Tuesday, 5 March 2024
Tuesday, 5 March 2024

Drivers urged to follow new Highway Code this National Road Safety Week

THE rates of deaths and serious injuries of people on foot and cycling rose significantly last year towards 2019 levels as the UK emerged from the pandemic, according to the latest crash data analysed and released by Brake, the road safety charity, this National Road Safety Week.    

Brake, which coordinates Road Safety Week and provides year-round support for families bereaved and seriously injured by devastating road crashes, is calling on everyone, particularly drivers, to help end the carnage and make Safe Roads for All, which is the theme of the week.    

Drivers are being called on to read and follow the new Highway Code, which changed this year giving greater priority to people cycling and on foot. The charity is calling on all drivers to stay within speed limits, slow down and give more space for people in towns and on rural roads.    

Analysis, by Brake, of 2021 British road crash data found that: 

  • The rate of deaths and serious injuries of people on foot, by distance travelled, increased by 19% in 2021 compared to 2020.  
  • The rate of deaths and serious injuries for cyclists, by distance travelled, increased by 27% in 2021 compared to 2020.  
  • By comparison, there was a 2% increase across all road users and a 3% increase for car occupants. The rates of deaths and serious injuries for car occupants changed little during the pandemic. 

The charity’s analysis also found that two in three of all deaths and serious injuries of people walking or cycling occurred on 30 mph limit roads. Driving at speeds of 20mph or below around people gives time to react, brake and prevent crashes.  

Out of 1,558 deaths nationally in 2021, 361 were people on foot and 111 were cyclists.  

Out of 25,892 serious injuries nationally in 2021, 5,032 were people on foot and 4,353 were cyclists.   

Out of these deaths on foot and bicycles, 17 were children on foot under the age of 16 and 3 were cyclists under the age of 16.  Out of the serious injuries on foot and bicycles, 1,252 were children on foot under the age of 16 and 392 were cyclists under the age of 16.  

The Government’s second Cycling and Walking Investment Strategy outlines the government’s ambition to make cycling and walking the natural choice for shorter journeys, or as part of a longer journey, by 2040.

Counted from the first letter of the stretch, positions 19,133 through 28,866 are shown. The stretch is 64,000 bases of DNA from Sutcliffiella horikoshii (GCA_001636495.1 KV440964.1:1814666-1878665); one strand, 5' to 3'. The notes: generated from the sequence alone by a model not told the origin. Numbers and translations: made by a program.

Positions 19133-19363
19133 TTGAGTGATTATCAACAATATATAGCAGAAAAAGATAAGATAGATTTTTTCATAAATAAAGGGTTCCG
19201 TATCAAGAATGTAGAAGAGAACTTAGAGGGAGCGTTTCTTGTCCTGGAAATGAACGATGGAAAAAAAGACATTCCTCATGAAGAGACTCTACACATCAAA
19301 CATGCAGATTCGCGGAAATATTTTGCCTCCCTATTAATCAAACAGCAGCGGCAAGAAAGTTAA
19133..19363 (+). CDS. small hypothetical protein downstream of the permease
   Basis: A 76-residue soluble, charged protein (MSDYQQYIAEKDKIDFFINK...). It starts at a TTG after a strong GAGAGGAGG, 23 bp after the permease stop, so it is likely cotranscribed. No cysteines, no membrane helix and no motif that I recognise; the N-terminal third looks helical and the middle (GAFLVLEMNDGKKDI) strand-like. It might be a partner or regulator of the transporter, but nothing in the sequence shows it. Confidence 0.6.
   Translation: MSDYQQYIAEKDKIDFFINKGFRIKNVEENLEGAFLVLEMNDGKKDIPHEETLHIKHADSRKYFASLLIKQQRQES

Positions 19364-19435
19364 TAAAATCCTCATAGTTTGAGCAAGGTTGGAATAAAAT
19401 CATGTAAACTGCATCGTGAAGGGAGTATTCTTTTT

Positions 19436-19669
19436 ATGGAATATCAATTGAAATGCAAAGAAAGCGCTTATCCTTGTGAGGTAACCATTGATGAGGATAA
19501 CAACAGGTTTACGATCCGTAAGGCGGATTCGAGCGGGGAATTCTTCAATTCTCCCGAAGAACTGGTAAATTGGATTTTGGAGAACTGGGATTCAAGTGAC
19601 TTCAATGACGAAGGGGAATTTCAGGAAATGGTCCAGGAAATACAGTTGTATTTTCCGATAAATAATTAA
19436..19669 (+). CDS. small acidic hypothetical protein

Millions are due to take part in Road Safety Week again this year, as thousands of schools, communities, organisations and emergency services get involved with local activities, raising awareness and spreading messages to improve road safety across the nation. Brake has provided information, activities and teaching resources for people to get involved at https://www.brake.org.uk/road-safety-week.  

Road Safety Week is coordinated by Brake, the road safety charity, and in support of the Department for Transport’s THINK! Campaign. Brake also runs the National Road Victim Service, providing bereaved and seriously injured families with dedicated caseworkers, delivering emotional support, practical care and access to many other services road victims need.  

Brake chief executive Mary Williams OBE said:

“Road crashes devastate families who are bereaved and seriously injured. Road Safety Week is an opportunity for everyone – particularly drivers, and also employers, and community leaders – to come together and make roads safe for all, particularly the most vulnerable. Drivers can slow down and give people space. Employers can implement safe driving policies for their employees. Community leaders can work with their local authorities for measures that protect people, such as cycle paths. Road casualties are an appalling carnage that can and must end, through us all taking the right steps.” 

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